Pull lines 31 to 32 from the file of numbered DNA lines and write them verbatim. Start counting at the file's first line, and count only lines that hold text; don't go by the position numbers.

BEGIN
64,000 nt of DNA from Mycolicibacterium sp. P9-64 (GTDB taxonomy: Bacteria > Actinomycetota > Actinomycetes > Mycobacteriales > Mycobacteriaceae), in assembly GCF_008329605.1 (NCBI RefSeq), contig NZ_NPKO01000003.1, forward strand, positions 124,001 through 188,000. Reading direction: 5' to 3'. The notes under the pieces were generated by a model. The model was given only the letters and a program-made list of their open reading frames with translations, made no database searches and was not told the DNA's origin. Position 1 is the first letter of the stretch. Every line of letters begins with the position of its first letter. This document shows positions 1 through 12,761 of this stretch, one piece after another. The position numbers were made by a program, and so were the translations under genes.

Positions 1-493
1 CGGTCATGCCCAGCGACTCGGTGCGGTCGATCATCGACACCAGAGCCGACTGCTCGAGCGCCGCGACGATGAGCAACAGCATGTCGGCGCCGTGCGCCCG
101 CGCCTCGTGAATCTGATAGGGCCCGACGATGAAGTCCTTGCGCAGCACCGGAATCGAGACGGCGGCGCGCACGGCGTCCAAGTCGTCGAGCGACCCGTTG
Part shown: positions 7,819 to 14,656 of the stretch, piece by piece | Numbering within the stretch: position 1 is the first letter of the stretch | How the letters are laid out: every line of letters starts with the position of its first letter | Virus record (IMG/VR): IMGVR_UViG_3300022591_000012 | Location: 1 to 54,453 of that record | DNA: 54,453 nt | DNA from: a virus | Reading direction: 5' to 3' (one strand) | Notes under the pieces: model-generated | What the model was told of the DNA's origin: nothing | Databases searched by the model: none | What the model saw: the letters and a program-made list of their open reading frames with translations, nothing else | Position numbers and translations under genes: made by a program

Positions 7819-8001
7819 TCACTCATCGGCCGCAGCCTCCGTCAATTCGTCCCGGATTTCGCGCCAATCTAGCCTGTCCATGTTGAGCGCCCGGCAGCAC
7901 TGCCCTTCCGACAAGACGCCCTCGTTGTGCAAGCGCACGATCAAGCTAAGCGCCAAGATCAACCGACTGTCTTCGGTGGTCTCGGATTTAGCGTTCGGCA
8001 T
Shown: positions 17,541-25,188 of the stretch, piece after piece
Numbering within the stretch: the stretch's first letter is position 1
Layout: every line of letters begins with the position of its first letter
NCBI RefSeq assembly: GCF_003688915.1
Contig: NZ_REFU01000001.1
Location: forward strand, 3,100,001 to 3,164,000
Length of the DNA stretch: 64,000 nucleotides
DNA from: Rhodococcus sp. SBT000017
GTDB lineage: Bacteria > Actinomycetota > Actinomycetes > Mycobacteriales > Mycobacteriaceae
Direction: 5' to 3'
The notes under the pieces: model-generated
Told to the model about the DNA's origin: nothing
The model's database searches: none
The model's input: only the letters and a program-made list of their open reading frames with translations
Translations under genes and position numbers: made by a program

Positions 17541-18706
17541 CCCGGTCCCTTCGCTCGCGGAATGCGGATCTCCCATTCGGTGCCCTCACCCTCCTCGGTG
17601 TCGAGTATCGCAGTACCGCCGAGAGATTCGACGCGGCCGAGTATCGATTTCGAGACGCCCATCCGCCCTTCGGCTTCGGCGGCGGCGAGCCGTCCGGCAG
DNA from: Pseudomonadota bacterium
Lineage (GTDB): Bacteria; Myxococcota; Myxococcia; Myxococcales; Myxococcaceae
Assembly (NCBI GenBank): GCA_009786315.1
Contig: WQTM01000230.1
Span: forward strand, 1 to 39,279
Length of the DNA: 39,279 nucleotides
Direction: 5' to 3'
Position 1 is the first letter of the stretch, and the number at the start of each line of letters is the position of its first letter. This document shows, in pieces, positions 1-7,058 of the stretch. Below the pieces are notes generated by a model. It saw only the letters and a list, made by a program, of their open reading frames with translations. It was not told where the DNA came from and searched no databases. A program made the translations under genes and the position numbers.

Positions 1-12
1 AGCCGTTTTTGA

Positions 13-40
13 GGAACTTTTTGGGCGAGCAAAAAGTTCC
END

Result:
Contig: WQTM01000230.1
Span: forward strand, 1 to 39,279